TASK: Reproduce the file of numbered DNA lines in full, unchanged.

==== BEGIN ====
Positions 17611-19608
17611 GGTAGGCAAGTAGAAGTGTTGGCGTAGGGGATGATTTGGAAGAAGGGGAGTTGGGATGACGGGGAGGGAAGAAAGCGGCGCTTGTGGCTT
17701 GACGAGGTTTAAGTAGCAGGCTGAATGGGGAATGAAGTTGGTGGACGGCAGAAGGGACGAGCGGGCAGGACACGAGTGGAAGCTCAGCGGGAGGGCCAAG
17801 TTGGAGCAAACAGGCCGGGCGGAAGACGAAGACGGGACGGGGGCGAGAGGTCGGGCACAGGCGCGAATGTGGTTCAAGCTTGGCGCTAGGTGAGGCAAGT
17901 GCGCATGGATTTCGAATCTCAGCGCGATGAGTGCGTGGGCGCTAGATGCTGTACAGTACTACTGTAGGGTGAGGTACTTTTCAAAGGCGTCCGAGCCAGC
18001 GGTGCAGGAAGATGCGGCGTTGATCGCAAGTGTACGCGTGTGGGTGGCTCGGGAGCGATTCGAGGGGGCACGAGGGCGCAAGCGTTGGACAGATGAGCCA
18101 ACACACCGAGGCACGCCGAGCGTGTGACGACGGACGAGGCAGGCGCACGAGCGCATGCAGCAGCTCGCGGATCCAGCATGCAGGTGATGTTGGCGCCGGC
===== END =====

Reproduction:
Positions 17611-19608
17611 GGTAGGCAAGTAGAAGTGTTGGCGTAGGGGATGATTTGGAAGAAGGGGAGTTGGGATGACGGGGAGGGAAGAAAGCGGCGCTTGTGGCTT
17701 GACGAGGTTTAAGTAGCAGGCTGAATGGGGAATGAAGTTGGTGGACGGCAGAAGGGACGAGCGGGCAGGACACGAGTGGAAGCTCAGCGGGAGGGCCAAG
17801 TTGGAGCAAACAGGCCGGGCGGAAGACGAAGACGGGACGGGGGCGAGAGGTCGGGCACAGGCGCGAATGTGGTTCAAGCTTGGCGCTAGGTGAGGCAAGT
17901 GCGCATGGATTTCGAATCTCAGCGCGATGAGTGCGTGGGCGCTAGATGCTGTACAGTACTACTGTAGGGTGAGGTACTTTTCAAAGGCGTCCGAGCCAGC
18001 GGTGCAGGAAGATGCGGCGTTGATCGCAAGTGTACGCGTGTGGGTGGCTCGGGAGCGATTCGAGGGGGCACGAGGGCGCAAGCGTTGGACAGATGAGCCA
18101 ACACACCGAGGCACGCCGAGCGTGTGACGACGGACGAGGCAGGCGCACGAGCGCATGCAGCAGCTCGCGGATCCAGCATGCAGGTGATGTTGGCGCCGGC